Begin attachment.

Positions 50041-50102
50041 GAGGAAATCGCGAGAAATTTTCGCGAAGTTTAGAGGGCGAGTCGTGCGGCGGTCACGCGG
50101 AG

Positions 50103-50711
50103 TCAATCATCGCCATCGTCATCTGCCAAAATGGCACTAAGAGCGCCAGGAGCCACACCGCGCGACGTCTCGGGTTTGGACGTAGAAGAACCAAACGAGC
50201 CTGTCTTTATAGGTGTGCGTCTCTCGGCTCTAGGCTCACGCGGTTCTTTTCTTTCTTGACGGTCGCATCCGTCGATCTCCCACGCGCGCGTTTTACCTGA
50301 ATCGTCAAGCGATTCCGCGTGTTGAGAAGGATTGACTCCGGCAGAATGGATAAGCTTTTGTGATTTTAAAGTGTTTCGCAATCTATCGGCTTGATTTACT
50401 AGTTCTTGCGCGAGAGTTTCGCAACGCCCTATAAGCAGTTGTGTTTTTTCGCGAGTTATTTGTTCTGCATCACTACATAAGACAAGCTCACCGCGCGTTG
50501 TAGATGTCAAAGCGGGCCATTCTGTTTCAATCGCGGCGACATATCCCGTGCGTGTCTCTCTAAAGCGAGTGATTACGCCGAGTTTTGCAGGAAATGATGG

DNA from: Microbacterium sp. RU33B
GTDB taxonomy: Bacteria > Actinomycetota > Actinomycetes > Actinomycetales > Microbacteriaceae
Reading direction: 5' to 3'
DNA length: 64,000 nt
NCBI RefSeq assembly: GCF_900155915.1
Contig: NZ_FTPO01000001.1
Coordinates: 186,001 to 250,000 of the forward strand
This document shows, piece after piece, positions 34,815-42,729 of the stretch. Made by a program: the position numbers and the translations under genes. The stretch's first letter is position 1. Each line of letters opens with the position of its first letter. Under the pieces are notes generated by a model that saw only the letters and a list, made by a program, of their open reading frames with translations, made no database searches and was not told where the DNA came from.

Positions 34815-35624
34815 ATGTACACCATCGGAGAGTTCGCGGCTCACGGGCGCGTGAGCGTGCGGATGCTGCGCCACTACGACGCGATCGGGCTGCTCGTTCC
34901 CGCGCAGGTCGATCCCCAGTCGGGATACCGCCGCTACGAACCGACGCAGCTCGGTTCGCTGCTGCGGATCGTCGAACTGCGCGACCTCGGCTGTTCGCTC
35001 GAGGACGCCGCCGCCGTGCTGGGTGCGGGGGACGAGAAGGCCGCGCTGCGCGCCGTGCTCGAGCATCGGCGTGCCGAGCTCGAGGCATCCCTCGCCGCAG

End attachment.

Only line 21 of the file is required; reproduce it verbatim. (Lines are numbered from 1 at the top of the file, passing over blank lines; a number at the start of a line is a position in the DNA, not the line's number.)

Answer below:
35001 GAGGACGCCGCCGCCGTGCTGGGTGCGGGGGACGAGAAGGCCGCGCTGCGCGCCGTGCTCGAGCATCGGCGTGCCGAGCTCGAGGCATCCCTCGCCGCAG